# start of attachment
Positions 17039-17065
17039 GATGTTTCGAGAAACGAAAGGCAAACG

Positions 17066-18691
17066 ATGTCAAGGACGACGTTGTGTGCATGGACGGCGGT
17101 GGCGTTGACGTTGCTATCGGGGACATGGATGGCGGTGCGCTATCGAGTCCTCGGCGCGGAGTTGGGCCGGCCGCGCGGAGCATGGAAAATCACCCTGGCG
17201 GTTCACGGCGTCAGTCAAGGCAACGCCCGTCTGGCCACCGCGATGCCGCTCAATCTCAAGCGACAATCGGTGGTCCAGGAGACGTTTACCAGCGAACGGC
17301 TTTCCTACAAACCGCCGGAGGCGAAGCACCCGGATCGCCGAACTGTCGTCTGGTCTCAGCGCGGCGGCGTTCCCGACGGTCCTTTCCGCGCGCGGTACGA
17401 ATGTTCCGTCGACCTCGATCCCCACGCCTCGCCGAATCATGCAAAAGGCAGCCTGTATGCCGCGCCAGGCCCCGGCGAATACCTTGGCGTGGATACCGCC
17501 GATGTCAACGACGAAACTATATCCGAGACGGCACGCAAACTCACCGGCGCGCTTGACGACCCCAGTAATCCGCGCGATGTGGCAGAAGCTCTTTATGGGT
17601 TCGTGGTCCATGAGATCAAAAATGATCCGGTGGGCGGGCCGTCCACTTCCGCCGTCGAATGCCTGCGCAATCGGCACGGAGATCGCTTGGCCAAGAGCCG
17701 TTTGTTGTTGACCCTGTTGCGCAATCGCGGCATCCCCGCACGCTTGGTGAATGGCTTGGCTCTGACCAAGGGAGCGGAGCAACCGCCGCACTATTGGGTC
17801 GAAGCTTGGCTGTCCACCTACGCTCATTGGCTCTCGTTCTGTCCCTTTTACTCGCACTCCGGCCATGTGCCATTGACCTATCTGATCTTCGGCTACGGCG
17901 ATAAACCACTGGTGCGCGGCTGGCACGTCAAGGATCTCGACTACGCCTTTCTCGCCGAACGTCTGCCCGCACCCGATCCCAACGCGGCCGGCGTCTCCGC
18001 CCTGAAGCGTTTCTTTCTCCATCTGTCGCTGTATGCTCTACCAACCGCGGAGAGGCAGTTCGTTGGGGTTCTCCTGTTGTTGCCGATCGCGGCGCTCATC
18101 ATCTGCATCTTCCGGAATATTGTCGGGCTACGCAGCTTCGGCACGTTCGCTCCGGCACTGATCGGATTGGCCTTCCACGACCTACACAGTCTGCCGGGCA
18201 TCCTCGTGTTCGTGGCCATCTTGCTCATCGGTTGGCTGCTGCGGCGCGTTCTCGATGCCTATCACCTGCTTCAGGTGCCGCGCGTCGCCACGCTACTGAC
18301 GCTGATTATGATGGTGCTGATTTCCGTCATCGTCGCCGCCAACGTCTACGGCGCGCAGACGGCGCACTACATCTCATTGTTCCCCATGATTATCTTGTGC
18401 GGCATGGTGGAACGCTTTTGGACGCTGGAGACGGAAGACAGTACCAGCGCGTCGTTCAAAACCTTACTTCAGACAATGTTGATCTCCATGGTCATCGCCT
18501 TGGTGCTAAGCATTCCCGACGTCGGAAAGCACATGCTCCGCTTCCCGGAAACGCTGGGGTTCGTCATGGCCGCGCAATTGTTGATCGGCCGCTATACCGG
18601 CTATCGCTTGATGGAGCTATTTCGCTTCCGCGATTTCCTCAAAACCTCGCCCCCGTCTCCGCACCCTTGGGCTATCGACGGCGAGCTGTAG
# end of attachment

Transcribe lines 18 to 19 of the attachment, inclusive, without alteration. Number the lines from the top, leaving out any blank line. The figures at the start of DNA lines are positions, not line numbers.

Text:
18401 GGCATGGTGGAACGCTTTTGGACGCTGGAGACGGAAGACAGTACCAGCGCGTCGTTCAAAACCTTACTTCAGACAATGTTGATCTCCATGGTCATCGCCT
18501 TGGTGCTAAGCATTCCCGACGTCGGAAAGCACATGCTCCGCTTCCCGGAAACGCTGGGGTTCGTCATGGCCGCGCAATTGTTGATCGGCCGCTATACCGG